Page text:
Alien Autopsy 2010 Horror Movie Review
Horror movies Review
Based on the true story of Ray Santilli and his footage of the 1947 Roswell alien autopsy, this film will surely be a huge hit for Roswell UFO conspiracists as well as Ant and Dec fanatics. However, non-UFO or Geordie lovers will enjoy it too.
The film’s popularity in the UK was based on its lead actors, Anthony McPartlin and Declan Donnelly. Critics wondered whether audiences would be able to see the actors as Gary and Ray, rather than their cheeky TV personality selves. Skepticism was also given to whether Ant and Dec had lost their punitive talent for acting, having not played characters other than themselves since the early nineties on a BBC children’s drama.
Thankfully, the criticism was proven to be unfounded as Ant and Dec performed spectacularly and believably in their first feature film. Their real life friendship and two decades of working side by side provided the required chemistry between the lead characters, who are best friends in real life.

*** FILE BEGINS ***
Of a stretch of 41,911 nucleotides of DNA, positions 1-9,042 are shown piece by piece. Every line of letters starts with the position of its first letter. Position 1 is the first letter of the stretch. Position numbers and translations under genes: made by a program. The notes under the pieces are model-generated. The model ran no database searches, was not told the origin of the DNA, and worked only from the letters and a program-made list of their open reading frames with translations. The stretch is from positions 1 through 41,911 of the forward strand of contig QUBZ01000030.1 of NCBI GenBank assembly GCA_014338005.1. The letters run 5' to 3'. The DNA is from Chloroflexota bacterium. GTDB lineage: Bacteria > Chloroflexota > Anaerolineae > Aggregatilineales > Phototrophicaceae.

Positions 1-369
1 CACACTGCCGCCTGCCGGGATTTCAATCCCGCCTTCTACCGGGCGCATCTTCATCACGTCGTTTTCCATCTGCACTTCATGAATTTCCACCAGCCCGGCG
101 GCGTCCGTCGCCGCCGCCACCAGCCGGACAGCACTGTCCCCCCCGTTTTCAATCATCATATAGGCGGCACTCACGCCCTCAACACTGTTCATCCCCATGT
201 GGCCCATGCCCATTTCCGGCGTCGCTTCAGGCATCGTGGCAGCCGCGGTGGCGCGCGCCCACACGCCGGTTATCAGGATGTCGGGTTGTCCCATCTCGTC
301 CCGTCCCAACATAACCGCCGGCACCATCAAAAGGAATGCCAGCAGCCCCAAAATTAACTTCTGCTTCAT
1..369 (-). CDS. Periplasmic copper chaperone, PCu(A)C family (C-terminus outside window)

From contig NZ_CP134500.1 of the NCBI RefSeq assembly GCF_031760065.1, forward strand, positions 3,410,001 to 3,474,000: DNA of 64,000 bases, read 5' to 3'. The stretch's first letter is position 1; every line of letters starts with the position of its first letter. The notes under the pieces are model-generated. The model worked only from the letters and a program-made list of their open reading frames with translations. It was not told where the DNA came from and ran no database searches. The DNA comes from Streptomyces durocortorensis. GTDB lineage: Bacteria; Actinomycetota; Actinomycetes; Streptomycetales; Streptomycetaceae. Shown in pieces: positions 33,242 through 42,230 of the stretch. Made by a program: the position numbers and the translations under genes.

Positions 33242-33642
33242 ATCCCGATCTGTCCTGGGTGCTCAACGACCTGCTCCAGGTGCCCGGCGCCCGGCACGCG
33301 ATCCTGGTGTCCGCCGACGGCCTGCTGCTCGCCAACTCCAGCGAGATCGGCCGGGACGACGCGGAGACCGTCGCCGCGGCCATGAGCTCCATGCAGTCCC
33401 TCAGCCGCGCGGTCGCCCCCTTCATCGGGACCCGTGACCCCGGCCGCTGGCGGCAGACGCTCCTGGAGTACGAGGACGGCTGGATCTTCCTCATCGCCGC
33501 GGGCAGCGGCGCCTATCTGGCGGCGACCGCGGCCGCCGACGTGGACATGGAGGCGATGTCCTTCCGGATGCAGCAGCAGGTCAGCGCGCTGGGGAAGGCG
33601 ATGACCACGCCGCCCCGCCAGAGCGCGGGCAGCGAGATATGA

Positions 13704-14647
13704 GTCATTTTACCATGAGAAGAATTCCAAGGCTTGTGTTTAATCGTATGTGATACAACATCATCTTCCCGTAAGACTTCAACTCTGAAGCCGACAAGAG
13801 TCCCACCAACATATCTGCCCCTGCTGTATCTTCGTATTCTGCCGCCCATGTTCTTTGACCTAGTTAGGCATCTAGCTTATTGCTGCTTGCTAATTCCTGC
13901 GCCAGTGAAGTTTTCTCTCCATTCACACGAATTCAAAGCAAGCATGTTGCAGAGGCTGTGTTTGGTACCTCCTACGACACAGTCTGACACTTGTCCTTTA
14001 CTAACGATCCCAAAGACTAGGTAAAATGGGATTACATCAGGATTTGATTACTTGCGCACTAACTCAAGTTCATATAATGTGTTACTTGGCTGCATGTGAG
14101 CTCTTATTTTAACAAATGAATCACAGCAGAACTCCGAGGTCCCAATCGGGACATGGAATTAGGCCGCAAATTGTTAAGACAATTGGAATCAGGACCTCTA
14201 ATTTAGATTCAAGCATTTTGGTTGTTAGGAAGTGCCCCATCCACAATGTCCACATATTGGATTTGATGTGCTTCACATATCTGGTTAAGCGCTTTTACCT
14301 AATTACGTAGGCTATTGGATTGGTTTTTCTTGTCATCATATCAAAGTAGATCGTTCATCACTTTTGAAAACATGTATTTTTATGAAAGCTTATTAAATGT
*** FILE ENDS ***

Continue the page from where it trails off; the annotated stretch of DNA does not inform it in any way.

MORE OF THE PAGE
American audiences unfamiliar with Ant and Dec will not have to worry about conflating their perception of Gary and Ray with knowledge of the actors and will simply be able to enjoy a well-done movie about Ray Santilli and the Roswell UFO footage.
A keen viewer will notice plot holes here and there (most of which are filled in by viewing the deleted scenes… not that that excuses them), but the breaks in plot are not enough to break the tone of the film, which is an oddly suspenseful and frothy ride.
The lighting, coloring and cinematography is reminiscent of Edgar Wright’s films as is the dry humor and classic British wit. American audiences will feel at home with the California settings and actors such as Bill Pullman and Harry Dean Stanton.
IGN.Com lists extra features including outtakes, deleted scenes, an alternate opening scene and commentary with the director, Johnny Campbell, making the purchase well worth it. Not to mention that it will not be released in cinemas in the US (having premiered on the silver screen in Britain and Ireland five years ago) and will most likely be difficult to find for rental at video stores.
It’s not the best movie in the world, but it is certainly a well-executed and entertaining re-telling of an enigmatic slice of United States history.